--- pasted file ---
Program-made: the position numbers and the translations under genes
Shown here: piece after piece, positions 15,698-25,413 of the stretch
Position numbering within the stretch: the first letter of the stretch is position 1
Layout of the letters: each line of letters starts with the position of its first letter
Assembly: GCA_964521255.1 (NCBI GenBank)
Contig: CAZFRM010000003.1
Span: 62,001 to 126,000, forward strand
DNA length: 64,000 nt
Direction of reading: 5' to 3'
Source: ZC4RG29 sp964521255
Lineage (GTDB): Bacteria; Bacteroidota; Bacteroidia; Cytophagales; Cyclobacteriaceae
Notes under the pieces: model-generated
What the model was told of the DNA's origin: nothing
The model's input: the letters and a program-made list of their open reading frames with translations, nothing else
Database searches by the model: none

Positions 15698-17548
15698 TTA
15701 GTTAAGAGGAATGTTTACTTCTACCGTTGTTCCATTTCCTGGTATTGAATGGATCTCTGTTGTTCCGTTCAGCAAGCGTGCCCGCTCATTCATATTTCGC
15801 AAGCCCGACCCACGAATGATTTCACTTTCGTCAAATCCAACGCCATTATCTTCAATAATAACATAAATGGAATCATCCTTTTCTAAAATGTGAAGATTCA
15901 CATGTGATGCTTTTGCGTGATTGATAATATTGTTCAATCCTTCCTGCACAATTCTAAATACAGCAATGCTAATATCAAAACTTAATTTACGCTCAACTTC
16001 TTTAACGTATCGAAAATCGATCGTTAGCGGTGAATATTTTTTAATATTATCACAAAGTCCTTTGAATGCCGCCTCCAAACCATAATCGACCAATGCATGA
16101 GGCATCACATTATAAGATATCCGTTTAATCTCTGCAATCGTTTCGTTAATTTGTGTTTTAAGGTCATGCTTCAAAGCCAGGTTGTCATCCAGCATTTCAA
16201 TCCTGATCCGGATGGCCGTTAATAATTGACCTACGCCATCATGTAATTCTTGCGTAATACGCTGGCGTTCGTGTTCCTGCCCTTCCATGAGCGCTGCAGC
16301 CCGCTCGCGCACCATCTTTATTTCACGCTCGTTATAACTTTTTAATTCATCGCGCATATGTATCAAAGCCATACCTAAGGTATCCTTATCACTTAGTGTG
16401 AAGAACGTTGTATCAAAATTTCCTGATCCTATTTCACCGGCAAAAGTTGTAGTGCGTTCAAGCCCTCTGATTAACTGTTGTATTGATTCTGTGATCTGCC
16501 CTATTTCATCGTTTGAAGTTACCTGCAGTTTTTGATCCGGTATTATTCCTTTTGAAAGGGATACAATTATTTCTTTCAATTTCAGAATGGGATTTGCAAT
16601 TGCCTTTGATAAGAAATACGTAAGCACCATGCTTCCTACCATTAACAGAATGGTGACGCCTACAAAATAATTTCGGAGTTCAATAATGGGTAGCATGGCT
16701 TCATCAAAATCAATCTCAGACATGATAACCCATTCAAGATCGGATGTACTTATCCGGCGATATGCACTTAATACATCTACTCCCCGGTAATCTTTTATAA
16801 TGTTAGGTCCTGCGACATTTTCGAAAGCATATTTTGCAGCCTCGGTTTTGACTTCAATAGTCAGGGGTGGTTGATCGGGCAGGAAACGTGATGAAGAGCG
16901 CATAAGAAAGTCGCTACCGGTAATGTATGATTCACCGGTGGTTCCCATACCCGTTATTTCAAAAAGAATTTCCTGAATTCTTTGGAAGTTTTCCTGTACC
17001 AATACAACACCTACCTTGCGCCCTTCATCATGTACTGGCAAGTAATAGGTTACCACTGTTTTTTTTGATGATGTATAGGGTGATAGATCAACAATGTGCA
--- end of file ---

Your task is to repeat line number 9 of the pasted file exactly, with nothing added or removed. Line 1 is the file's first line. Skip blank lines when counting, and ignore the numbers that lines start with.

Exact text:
Direction of reading: 5' to 3'